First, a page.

Getting Started with Amazon EC2

Note: This is an update of an article originally posted on 2011-03-15.

At The Day Job, we’ve started moving some of our server infrastructure to Amazon EC2. Occasionally, we need to radically increase the processing power available for continuous integration, unit testing, and user acceptance testing, but don’t want to incur the cost of all that horsepower when we don’t need it. Cloud-based solutions like EC2 1 are a good fit for this kind of on-demand usage.

One-time setup

There are a few things you’ll need to do once before we can get our hands dirty.

Install the AWS command line tools

Amazon provides a nice GUI interface to their web services, but I’m intending to automate the process of starting and stopping servers eventually, so learning to use the command line tools seems the smart thing to do.

Rather than go into the steps to install and set up the command line tools, I’m going to refer you to Amazon’s own documentation at .

Create a security group

I could (and probably should) write a whole article about security practices when using AWS. For now, we’re going to initialize a security group to use in further examples without going into too much detail.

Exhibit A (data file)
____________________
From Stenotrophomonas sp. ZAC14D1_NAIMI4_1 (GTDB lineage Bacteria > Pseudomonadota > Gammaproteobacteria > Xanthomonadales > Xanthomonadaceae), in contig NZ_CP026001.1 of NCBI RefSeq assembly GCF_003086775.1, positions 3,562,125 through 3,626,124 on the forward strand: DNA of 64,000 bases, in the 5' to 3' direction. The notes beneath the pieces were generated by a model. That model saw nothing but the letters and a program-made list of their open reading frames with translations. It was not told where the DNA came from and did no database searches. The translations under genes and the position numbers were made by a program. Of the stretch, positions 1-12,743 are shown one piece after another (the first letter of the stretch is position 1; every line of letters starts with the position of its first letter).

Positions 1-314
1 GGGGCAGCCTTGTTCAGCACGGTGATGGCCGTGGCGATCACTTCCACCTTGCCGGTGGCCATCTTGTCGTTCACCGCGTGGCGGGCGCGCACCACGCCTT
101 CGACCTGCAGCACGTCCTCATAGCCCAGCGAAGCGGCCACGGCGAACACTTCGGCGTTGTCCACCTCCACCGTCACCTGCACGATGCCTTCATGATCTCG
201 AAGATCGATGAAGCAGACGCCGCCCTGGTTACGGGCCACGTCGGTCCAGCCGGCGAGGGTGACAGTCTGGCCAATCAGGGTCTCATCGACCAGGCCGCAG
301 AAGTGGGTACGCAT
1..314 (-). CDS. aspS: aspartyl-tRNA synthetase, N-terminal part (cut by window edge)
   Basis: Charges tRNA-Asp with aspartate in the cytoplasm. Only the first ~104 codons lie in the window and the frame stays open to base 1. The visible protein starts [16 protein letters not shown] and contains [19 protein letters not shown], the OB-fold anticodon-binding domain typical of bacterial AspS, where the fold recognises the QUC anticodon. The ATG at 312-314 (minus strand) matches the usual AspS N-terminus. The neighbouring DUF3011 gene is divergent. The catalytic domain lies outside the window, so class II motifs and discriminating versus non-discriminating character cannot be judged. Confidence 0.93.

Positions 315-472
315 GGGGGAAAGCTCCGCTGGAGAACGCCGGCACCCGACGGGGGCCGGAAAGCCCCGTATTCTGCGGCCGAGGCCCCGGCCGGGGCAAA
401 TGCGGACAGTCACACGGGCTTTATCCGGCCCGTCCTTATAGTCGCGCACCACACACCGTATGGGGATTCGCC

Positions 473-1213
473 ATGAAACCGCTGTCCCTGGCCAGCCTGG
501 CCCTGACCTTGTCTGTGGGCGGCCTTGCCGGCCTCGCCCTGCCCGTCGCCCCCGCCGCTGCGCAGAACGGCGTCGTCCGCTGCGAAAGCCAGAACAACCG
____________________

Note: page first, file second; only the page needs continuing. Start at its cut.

First, create the security group.

  $ aws ec2 create-security-group --group-name demo-sg

You can name it something other than demo-sg if you desire, but make sure to use the new name from here on out.

We’ll want to use SSH to log in to the instances we boot, so we need to enable traffic through the default SSH port.

  $ aws ec2 authorize-security-group-ingress --group-name demo-sg --protocol tcp --port 22 --cidr

For added security, we could restrict logins to only those from a single IP address or a range of IP addresses. Here, we’re allowing logins from any IP address, which should be fine for our purposes.

Create an SSH key pair

Instead of having to remember passwords for each EC2 instance, which should be both complex and unique, we’ll set up an SSH key pair, half of which will remain private and local to your local computer.

  $ aws ec2 create-key-pair --key-name demo-keypair --query 'KeyMaterial' --output text > ~/.ssh/demo-keypair.pem
  $ chmod 400 ~/.ssh/demo-keypair.pem

As with the security group, you can name it otherwise, but be sure to change the following examples as appropriate.


The following posts in this series will assume that these steps have already been taken.

  1. Note that I’m not endorsing EC2 over other solutions like Rackspace Cloud, at least not yet. EC2 is just what I’m working with at the moment.